Before we get going, here’s a photo I took on Monday morning while out walking the dog showing a pretty ‘mackerel sky’ which, as you know, signals a change in the weather. The old sailors rhyme is ‘mackerel scales and mare’s tails make tall ships carry low sails’.
As it turned out the mackerel sky didn’t lie with strong winds and heavy rain following on Monday night. I had a couple of large branches down on my lane (another golden opportunity to justify having a tractor to my wife as I dragged them out of the way) but otherwise all OK, I hope things weren’t too bad where you are either.
Heavy Duty Galvanized Fruit Cage Kits
It won’t be long now (October) until the bare root fruit season starts and we can start planting some fruit bushes like currants, gooseberries, raspberries, tayberries and blueberries. If you are interested in growing some delicious fruit (and why wouldn’t you be?) I would strongly advise netting them (to keep birds out) as the fruit ripens or, better again, planning your fruit garden in a purpose built fruit cage.
Naturally, if you need a fruit cage, we would be delighted to supply you one. We can supply pre packed kits but also have a handy parts picker so you can order any of the components you need to build a structure of any size. All the parts are galvanized steel to stand the test of time and easy to put together. We never got our video of cage assembly finished last year but will be doing it in the next couple of weeks if you are interested in how to build one.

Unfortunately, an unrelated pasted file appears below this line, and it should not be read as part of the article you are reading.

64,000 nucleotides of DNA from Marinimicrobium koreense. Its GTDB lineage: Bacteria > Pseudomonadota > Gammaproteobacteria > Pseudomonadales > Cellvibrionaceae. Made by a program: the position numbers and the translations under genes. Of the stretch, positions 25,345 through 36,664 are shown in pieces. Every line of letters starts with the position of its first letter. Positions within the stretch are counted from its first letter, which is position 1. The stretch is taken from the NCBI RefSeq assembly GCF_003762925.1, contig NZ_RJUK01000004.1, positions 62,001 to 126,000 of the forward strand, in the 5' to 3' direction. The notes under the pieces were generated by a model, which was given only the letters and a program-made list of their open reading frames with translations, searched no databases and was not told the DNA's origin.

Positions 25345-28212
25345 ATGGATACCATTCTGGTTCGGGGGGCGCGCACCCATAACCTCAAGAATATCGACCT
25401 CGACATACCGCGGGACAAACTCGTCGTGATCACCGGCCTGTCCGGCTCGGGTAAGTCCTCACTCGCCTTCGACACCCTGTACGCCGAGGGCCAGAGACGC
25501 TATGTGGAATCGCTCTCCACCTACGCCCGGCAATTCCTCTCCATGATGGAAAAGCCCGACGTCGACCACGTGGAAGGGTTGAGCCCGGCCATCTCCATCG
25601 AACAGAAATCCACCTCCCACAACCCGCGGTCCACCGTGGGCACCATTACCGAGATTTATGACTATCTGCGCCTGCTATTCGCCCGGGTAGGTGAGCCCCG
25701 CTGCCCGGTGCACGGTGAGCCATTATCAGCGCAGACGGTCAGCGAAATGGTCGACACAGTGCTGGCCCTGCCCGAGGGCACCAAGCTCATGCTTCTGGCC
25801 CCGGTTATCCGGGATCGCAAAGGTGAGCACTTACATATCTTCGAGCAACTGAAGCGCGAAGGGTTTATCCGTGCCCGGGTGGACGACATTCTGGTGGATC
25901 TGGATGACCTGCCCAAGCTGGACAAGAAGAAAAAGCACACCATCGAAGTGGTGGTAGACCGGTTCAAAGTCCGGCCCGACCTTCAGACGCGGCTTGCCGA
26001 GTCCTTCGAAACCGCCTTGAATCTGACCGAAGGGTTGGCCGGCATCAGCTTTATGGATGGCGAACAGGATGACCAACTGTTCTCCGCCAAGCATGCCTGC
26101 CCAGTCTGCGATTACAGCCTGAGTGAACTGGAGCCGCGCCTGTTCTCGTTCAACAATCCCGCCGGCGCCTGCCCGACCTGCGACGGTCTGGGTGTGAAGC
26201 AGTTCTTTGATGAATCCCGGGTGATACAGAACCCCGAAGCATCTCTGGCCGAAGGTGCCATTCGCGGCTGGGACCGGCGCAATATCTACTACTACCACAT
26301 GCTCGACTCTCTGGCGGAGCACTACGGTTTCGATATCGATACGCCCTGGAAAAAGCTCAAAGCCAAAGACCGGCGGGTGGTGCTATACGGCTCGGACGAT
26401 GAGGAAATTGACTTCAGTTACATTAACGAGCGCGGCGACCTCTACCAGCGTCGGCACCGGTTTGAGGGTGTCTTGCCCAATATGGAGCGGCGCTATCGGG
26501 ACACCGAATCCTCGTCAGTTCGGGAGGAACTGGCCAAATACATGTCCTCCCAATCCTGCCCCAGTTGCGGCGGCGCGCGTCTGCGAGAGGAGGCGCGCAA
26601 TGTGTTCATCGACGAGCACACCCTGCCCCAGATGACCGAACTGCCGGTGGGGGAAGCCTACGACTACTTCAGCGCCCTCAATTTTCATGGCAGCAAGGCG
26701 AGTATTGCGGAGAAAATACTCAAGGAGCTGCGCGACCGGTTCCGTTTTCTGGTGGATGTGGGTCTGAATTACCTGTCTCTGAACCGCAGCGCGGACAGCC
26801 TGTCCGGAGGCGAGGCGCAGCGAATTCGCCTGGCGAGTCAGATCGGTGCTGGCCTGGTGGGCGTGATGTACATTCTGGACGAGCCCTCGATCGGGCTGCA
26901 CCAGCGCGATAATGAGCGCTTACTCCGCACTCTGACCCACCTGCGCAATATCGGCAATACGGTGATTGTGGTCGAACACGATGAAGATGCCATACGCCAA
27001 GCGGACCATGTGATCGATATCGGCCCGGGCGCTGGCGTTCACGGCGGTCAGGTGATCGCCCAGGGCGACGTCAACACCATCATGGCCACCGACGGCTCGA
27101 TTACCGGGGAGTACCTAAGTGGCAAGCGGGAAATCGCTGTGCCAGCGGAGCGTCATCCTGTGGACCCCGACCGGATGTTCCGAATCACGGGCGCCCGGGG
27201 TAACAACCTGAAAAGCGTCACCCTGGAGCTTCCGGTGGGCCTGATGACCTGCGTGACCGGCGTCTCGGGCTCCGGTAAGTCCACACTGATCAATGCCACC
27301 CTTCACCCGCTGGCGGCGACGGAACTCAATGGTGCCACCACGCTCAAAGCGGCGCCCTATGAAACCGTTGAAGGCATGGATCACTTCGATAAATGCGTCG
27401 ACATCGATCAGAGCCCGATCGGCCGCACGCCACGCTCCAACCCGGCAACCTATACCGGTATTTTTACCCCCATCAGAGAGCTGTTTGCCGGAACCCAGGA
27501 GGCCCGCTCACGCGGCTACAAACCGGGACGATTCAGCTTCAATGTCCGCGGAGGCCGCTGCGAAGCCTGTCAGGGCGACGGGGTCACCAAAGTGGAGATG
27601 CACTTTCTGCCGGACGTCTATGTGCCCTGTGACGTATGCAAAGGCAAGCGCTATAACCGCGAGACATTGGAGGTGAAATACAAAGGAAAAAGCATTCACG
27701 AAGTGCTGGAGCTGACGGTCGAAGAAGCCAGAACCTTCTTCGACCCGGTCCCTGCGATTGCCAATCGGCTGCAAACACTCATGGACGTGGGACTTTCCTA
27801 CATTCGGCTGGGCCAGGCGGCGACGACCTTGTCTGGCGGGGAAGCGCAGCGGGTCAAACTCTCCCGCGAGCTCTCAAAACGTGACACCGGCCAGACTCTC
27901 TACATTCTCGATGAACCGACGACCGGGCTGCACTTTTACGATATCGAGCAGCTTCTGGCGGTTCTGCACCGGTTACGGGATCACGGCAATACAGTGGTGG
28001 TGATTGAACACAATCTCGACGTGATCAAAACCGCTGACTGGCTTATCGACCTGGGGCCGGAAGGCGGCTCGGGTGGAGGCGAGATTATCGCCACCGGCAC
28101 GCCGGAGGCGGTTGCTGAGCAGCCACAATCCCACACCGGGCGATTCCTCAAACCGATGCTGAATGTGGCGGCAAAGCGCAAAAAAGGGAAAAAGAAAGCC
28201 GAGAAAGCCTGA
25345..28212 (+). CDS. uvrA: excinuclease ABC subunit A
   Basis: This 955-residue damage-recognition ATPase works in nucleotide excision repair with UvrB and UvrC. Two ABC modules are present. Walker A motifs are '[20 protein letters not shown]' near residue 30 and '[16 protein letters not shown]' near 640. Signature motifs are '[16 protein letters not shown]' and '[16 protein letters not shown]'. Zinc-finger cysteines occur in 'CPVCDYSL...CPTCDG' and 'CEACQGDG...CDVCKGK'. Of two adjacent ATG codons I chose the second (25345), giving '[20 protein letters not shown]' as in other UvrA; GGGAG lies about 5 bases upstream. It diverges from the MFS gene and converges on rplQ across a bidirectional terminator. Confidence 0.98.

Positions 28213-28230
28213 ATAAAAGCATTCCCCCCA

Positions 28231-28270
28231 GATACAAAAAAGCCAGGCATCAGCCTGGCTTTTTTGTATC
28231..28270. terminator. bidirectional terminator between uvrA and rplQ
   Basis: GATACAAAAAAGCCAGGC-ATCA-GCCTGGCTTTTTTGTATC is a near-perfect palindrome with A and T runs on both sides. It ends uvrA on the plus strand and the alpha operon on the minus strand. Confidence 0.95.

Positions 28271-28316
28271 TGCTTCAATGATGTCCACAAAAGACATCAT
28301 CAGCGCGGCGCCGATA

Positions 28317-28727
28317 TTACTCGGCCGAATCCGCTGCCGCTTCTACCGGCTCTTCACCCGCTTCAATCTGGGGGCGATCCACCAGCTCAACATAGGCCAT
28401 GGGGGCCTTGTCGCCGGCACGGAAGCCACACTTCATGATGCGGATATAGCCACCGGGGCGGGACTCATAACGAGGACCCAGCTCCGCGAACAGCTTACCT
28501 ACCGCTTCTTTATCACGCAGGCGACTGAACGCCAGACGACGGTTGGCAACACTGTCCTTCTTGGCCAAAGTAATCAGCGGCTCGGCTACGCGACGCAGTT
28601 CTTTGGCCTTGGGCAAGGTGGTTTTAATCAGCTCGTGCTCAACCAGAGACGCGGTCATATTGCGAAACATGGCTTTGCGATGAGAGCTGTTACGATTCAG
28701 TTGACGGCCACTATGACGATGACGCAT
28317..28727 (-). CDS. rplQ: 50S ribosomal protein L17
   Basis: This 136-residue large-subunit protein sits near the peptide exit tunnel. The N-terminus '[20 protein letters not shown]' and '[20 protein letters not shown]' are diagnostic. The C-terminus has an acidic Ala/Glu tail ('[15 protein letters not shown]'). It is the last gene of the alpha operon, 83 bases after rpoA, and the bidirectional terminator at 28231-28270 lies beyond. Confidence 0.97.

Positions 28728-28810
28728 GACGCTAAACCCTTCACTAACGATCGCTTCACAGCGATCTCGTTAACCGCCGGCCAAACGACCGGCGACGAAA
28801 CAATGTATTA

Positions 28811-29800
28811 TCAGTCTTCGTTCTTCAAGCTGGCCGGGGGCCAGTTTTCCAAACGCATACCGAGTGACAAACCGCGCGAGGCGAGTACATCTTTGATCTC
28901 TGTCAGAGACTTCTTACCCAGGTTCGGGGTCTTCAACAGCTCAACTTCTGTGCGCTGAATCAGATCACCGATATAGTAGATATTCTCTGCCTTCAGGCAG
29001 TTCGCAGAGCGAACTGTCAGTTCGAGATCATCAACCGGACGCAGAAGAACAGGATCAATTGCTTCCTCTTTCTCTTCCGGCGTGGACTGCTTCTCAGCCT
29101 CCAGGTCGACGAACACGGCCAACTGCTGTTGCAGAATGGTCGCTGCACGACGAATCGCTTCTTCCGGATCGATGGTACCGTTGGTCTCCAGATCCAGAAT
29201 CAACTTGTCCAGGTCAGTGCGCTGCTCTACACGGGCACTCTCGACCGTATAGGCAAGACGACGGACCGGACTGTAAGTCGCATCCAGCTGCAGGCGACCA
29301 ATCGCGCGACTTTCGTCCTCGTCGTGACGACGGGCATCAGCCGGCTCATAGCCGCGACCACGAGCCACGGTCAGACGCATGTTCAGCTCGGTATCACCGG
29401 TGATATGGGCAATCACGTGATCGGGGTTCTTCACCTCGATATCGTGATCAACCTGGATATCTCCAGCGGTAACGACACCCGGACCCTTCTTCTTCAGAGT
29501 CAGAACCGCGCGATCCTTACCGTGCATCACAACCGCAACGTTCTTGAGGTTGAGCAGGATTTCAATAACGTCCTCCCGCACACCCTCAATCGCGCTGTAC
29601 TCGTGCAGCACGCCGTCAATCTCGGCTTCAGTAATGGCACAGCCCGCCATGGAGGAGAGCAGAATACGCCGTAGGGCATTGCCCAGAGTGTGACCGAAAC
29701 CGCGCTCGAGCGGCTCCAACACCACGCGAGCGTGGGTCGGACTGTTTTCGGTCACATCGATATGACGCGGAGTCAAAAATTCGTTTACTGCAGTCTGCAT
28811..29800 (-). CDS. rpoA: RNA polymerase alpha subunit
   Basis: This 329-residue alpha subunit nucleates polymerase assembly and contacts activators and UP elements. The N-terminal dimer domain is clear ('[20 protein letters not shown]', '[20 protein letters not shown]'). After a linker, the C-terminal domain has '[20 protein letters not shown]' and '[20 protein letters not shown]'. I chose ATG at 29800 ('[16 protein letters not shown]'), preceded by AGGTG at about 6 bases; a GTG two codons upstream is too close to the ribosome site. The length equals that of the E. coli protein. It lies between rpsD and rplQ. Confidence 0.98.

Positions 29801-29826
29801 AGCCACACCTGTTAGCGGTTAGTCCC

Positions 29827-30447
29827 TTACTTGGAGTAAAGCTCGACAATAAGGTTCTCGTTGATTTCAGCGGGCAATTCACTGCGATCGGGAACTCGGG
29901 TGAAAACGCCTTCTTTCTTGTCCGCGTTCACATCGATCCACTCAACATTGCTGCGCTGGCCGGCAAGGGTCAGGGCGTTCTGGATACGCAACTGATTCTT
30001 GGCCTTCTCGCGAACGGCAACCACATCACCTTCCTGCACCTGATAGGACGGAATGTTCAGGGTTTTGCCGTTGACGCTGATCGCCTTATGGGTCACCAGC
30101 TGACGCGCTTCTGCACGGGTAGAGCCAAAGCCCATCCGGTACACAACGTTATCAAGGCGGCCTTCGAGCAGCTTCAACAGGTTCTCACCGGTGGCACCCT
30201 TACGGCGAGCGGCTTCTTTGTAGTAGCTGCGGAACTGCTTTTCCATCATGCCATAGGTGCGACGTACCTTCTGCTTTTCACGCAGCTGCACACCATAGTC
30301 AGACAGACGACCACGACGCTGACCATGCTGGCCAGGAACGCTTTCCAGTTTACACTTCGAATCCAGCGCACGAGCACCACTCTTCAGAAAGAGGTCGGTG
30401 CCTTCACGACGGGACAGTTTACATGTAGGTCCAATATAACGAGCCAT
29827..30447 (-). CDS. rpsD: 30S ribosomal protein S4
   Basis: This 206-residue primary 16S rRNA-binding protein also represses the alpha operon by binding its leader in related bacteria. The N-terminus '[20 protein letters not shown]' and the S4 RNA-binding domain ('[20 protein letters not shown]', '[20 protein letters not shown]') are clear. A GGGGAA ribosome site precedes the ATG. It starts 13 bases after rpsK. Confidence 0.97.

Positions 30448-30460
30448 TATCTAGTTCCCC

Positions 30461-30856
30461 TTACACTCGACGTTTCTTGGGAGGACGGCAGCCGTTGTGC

Pre Packed Kits
The pre packed kits we have built include the following sizes: 1.8m x 5.4m, 3.6m x 3.6m, 3.6m x 5.4m and 5.4m x 5.4m. The kits include all the parts you need to build the frame and the door; the net and netting ties are available separately but are linked to each product so are simple to order. I have included links to the kits at the bottom of the page.
The fruit cages are easy to build with galvanized connectors tightened in place using a hex/ allen key. You can take them to bits again easily too if you make a mistake or want to move the structure so it’s pretty versatile. We have written an assembly instruction sheet which you can view below to see how it’s done.
As I said, I have also added the components to a parts picker page so you can order them without having to open separate product pages. The total is added up in the box at the foot of the page as you add the parts. If you ned any help designing a cage or need more info on what you might need please reply to this mail and we’ll get you sorted.
A note on non organic horse manure
Last week among other things I mentioned that I have just taken delivery of a couple of tons of well rotted horse manure from my local riding stables. This information resulted in a number of emails concerning the dangers of weedkiller contaminated manure which, it seems, is becoming an increasing problem. Some concerned readers suggested I highlight the issue in case other gardeners were having mysterious growth problems in their gardens and have been at as loss to identify the source.